Volume Weighted Average Price

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Technical analysis of a stock or an asset can give you deep and valuable insights into the potential price movements. These insights can help increase your trading success rate. One of the many technical indicators you can use to make well-informed trading decisions is the Volume Weighted Average Price. 

It is a simple indicator that lets you know the average price at which an asset was trading over a specific period. It is widely used in intraday and short-term trading. Here’s everything you need to know about this particular technical indicator. 

What is the Volume Weighted Average Price? 

The Volume Weighted Average Price, also known as VWAP, is a dynamic technical indicator that shows the average trading price of an asset relative to its volume for a specific period. Since the indicator is dynamic, it keeps changing as the trading session progresses and the units of the asset are bought and sold. 

Generally, VWAP is calculated on an intraday basis and is reset at the end of a trading day. The indicator is widely used by large institutional investors including mutual fund houses when buying or selling an asset on the stock exchange.

Also Read: What is William %R indicator?

How to Calculate the Volume Weighted Average Price of an Asset? 

To calculate the VWAP of an asset, all you need to do is use the following Volume Weighted Average Price formula. 

VWAP = (Total Price * Total Volume) ÷ Total Volume 

Here, the total price represents the sum of the prices of all the executed trades, whereas the total volume represents the sum of the volume of all the executed trades. 

As a trader, manually calculating the VWAP for an asset can be extremely challenging, if not impossible. Fortunately, you don’t have to perform any manual calculations to get to know the Volume Weighted Average Price. You can find it on a stockbroker’s trading platform, a stock exchange website and even on certain financial news websites. 

The Significance of Volume Weighted Average Price 

Analysing just the average price of an asset is unlikely to provide any insight into an asset’s price action. However, reading into the price action along with the trading volume can give you a true context of how the asset has moved during a specific period.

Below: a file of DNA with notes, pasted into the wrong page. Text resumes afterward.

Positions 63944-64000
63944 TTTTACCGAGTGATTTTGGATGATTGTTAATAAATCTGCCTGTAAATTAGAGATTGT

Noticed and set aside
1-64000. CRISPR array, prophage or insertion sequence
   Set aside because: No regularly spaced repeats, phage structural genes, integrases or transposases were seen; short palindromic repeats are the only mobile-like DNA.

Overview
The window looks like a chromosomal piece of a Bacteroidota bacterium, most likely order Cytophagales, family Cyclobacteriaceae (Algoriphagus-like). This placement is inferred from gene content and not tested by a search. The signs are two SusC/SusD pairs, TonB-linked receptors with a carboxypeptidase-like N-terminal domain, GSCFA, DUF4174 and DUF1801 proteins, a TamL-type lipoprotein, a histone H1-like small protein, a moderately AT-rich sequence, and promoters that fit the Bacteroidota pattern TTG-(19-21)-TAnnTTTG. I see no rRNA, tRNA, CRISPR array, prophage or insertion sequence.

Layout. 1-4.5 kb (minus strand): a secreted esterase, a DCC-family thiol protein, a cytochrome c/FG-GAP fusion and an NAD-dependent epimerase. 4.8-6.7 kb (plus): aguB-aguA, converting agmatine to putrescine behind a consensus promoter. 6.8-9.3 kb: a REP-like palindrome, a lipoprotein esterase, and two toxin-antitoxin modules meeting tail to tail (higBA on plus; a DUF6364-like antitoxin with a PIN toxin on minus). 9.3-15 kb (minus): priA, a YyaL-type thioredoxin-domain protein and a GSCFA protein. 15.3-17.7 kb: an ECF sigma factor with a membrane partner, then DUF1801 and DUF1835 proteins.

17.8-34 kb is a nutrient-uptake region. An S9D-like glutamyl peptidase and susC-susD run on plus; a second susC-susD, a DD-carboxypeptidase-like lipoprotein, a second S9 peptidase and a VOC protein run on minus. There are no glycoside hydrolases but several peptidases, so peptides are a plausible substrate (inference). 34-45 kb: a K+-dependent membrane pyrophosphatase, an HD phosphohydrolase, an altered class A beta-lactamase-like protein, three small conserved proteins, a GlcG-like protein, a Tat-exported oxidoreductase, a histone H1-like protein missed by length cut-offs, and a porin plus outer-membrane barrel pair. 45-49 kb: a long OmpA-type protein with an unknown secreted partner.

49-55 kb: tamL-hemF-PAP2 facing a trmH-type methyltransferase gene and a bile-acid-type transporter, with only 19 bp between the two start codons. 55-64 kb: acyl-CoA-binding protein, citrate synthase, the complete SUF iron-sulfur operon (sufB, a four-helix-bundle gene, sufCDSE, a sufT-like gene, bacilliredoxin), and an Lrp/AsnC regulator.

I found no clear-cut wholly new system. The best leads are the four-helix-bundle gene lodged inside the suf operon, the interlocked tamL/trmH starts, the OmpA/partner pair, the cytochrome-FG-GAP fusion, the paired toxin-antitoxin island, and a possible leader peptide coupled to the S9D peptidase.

Despite being a simple technical indicator, the VWAP is routinely used by institutional investors including mutual fund houses to plan large block trades. Institutional investors are known to make large trades. However, buying or selling significantly large quantities of an asset can lead to heavy swings in the price and a spike in volatility. 

Such large orders may also cause panic in the markets. To avoid such an undesirable situation, institutional investors break up large trades into multiple smaller ones and attempt to execute them at the current Volume Weighted Average Price of an asset. This reduces the risk of a spike in volatility and wild price swings. 

Also Read: Moving Averages for Intraday

How to Use the Volume Weighted Average Price? 

The Volume Weighted Average Price of an asset can help plan your trades. Here’s how it can be interpreted and used. 

If the current price of an asset is above its VWAP, it indicates a bullish sentiment or continuation of a bullish trend and can be interpreted as a buying opportunity. On the other hand, if the current price of an asset is below its VWAP, it might indicate a bearish sentiment or a continuation of a bearish trend. In such a situation, you can consider selling or shorting the asset. 

And finally, if the current price of the asset crosses its VWAP line, it may be interpreted as a potential trend reversal depending on whether the price crosses the VWAP from above or below. 

Also Read: What is a Bear Market?

Limitations of the Volume Weighted Average Price 

As with any other technical indicator, the Volume Weighted Average Price also has certain limitations. As a trader, you need to be aware of what they are before you use them as part of your trading process. 

Firstly, VWAP is generally calculated only for a short period and therefore doesn’t give you a complete history of an asset’s price action. Also, since the indicator relies heavily on volume, it may not work well or produce accurate signals if the trading volume is low. And finally, the VWAP doesn’t account for important market-moving events which can lead to a temporary spike in the volatility and trading volume. 

Conclusion 

Despite its limitations, the Volume Weighted Average Price continues to be used widely by both retail and institutional traders. However, if you’re planning to trade using this technical indicator, remember to account for false trading signals. Moreover, it is advisable to use other technical indicators in conjunction with the VWAP to get a more accurate context of an asset’s price action before placing a trade. 

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